“I re­mem­ber that feel­ing. I re­mem­ber sit­ting in my dad’s in­sur­ance of­fice in a tiny town in Wiltshire and be­ing sur­rounded by threat­en­ing skin­heads – who’d pre­sum­ably come in to check their life pol­icy! The gen­er­a­tion that came along af­ter World War II, the hip­pie gen­er­a­tion, thought utopia was on the way, and that went sour so fast and those ideas just hit the ground. With that and the eco­nomic col­lapse and the vi­o­lence, you can sort of see why a lot of peo­ple started look­ing into the darker cor­ners of the oc­cult.”

Dab­blers and devo­tees

Was there any­thing more to it than just a bit of spooky glam­our? Were any of these bands sin­cere in their be­liefs? “I find the oc­cultism of those times quite charm­ingly naive and ro­man­tic, ac­tu­ally,” Paul laughs. “They’re cer­tainly wor­ship­ping a Lucifer who is mis­un­der­stood. They’re ba­si­cally wor­ship­ping a good god, a god of light who they have clothed in a Lu­cife­rian dress to al­low them­selves to feel slightly cooler. But then there were also peo­ple like Crowley, whose work I’m fas­ci­nated by and who I think is a gen­uinely in­ter­est­ing stu­dent of the hu­man psy­che. A con­man, to a cer­tain ex­tent, but a good one, and those

two things are not in­com­pat­i­ble with each other.

“Do you know about the Oath of the Abyss?” Paul asks, sud­denly. “It’s an oath that Crowley made cer­tain peo­ple take, which he said was guar­an­teed to send any­one in­sane. It’s very sim­ple: you swear to find mean­ing in ev­ery­thing that hap­pens. I don’t think I would last a day! But isn’t it in­ter­est­ing that he con­ceived and for­mu­lated and cod­i­fied some­thing so sedi­tious and dan­ger­ous in the hu­man psy­che as a ques­tion? That sums him up, re­ally. He’s a gen­uinely in­ter­est­ing fig­ure.”

Comics them­selves have a long his­tory with the oc­cult. There’s Grant Mor­ri­son, per­haps the most out­spo­ken writer of his gen­er­a­tion on the sub­ject and Alan Moore who, on the eve of his 50th birth­day, de­clared him­self a prac­tis­ing ma­gi­cian. And as a sub­ject mat­ter it’s ev­ery­where. You’ll rarely find an is­sue of 2000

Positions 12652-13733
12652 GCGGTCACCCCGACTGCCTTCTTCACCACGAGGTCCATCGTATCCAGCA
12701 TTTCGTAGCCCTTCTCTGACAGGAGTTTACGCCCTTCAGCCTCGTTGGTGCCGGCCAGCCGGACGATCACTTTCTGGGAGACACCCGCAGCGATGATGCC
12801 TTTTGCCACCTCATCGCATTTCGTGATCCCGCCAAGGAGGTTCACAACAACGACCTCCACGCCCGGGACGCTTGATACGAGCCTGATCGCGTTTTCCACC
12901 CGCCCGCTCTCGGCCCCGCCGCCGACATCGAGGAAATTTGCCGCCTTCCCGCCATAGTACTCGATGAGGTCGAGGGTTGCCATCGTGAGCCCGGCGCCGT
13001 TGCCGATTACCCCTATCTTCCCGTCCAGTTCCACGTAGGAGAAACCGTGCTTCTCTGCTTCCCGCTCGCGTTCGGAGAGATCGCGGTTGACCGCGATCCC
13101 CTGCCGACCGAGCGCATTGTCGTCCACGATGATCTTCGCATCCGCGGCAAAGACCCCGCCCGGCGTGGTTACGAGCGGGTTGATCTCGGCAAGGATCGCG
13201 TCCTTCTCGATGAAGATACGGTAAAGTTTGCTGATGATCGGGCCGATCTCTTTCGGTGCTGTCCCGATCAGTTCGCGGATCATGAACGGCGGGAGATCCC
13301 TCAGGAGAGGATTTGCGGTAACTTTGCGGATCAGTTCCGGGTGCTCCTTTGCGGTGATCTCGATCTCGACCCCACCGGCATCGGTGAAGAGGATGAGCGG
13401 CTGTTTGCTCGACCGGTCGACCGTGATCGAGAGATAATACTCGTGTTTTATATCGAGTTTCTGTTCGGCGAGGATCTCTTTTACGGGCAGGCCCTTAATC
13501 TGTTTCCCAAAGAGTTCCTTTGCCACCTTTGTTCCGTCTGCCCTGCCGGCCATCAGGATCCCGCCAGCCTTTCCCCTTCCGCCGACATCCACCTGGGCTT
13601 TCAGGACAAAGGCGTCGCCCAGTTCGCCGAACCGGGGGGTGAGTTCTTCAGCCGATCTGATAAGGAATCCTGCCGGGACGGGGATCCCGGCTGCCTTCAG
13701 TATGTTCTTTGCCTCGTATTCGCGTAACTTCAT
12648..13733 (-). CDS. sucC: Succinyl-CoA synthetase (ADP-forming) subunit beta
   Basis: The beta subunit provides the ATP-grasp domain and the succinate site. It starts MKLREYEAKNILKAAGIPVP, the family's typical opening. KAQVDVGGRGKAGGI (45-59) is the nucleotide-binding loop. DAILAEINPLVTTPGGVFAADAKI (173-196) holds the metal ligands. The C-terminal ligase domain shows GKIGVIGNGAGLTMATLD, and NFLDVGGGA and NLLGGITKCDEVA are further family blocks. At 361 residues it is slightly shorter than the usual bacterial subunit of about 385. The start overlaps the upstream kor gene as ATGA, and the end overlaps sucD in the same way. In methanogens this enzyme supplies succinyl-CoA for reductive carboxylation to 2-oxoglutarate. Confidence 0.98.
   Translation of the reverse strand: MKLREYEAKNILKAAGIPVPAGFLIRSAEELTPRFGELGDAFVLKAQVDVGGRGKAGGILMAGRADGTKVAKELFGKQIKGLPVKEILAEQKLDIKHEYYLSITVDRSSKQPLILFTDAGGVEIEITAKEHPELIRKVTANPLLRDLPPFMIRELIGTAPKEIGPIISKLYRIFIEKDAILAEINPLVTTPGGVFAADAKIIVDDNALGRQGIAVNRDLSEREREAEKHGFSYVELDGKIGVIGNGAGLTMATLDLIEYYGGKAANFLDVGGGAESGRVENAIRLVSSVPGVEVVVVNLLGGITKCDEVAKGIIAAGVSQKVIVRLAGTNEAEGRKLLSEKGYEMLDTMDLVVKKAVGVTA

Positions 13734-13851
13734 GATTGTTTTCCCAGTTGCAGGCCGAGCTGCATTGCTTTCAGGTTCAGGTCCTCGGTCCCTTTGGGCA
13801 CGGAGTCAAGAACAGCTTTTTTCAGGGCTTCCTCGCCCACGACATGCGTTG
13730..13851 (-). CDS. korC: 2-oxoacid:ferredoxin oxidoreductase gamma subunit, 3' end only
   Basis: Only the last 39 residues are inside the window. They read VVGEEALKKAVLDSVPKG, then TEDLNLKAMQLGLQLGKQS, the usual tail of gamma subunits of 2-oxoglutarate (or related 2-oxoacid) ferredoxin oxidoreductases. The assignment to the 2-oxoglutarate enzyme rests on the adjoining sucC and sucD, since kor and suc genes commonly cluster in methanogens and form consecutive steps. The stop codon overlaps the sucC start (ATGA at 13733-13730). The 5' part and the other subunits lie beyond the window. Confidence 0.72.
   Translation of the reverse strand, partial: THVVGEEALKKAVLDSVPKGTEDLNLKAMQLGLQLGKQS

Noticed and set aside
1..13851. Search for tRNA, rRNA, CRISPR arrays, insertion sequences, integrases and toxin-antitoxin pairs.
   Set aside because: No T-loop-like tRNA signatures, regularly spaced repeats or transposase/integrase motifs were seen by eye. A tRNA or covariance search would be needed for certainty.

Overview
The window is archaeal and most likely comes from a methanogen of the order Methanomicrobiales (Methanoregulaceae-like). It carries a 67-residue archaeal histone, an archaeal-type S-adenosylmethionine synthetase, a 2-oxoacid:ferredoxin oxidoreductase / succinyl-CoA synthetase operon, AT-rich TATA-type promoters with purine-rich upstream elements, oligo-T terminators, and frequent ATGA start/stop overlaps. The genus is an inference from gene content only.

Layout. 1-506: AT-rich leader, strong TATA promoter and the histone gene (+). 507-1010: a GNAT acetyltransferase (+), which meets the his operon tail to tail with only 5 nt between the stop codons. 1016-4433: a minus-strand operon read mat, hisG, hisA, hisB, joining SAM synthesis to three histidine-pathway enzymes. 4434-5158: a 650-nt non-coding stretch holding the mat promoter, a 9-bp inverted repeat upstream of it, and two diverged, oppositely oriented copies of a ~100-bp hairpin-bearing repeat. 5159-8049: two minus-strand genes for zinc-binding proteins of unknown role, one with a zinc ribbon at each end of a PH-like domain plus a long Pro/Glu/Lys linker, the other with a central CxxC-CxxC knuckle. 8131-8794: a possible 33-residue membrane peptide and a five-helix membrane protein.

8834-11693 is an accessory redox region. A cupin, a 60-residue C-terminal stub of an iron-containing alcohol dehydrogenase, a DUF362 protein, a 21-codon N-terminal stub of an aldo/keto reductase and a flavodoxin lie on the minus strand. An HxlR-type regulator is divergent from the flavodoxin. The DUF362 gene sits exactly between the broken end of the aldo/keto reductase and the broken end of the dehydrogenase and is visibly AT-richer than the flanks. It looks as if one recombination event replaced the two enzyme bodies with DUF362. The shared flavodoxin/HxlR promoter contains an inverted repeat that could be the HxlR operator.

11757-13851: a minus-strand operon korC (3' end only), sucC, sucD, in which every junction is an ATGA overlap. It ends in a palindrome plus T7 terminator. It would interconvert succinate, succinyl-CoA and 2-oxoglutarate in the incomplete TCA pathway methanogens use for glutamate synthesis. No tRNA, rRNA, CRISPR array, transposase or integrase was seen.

AD these days with no oc­cult themed strip; Kieron Gillen’s

Phono­gram mixes mu­sic with magic, and Marvel’s Dr Strange is soon to con­quer cinema screens with Sher­lock him­self, Bene­dict Cum­ber­batch, ful­fill­ing the role of the sor­ceror supreme.

The power of archetypes

What’s the link? “I think it’s the busi­ness of archetypes. So many of us have had en­coun­ters or con­tact ex­pe­ri­ences with what we think of as oth­er­worldly pow­ers, my­self in an Angli­can con­text. I was also a Wic­can prac­ti­tioner and I never fell out of love with that. They are very much about us­ing the power of archetypes to heal one­self. It’s not as sim­ple as ‘I wish I was Su­per­man and could beat the bul­lies’. It’s read­ing Chris Clare­mont’s X-Men when I was in par­tic­u­larly bad places as a kid. That healed some­thing in­side of me us­ing the power of archetypes. Su­per­hero comic writ­ing and mag­ick are not very far di­vorced from each other. I think that ex­plains a lot about Grant, Alan and maybe me too.” Is the devil in This Damned

Band the Chris­tian devil? Has Cor­nell worked out the cos­mol­ogy to this uni­verse? “To some de­gree. I asked for some­thing scary and not horns and a tail and all that from Tony. And I men­tioned mul­ti­ple faces, be­cause I was think­ing of one of the an­gels from Rev­e­la­tion who has a sword for a tongue. He’s pro­vided the vis­ual of that devil very well. I don’t my­self be­lieve in a sen­tient form of evil. I think